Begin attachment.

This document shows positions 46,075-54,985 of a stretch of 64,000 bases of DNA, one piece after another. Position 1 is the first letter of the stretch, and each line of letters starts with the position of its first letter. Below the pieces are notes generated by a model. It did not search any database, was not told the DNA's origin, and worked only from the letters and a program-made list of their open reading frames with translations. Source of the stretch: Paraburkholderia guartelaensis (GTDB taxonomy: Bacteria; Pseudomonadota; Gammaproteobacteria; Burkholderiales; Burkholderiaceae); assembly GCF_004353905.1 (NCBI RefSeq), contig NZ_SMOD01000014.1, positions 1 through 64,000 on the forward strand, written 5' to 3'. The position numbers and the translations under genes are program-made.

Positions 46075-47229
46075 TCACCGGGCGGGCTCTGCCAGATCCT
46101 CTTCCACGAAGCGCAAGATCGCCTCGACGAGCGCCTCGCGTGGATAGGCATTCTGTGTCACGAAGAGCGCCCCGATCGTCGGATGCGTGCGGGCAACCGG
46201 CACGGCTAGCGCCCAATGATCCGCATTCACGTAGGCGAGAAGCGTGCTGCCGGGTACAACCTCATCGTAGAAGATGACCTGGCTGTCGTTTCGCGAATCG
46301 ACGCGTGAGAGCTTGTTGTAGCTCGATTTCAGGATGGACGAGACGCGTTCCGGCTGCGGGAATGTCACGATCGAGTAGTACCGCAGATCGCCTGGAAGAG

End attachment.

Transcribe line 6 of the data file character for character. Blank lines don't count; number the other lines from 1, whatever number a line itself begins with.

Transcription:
46301 ACGCGTGAGAGCTTGTTGTAGCTCGATTTCAGGATGGACGAGACGCGTTCCGGCTGCGGGAATGTCACGATCGAGTAGTACCGCAGATCGCCTGGAAGAG